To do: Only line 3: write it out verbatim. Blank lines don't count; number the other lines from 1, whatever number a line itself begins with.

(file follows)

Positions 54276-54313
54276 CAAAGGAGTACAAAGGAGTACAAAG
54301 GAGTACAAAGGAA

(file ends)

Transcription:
54301 GAGTACAAAGGAA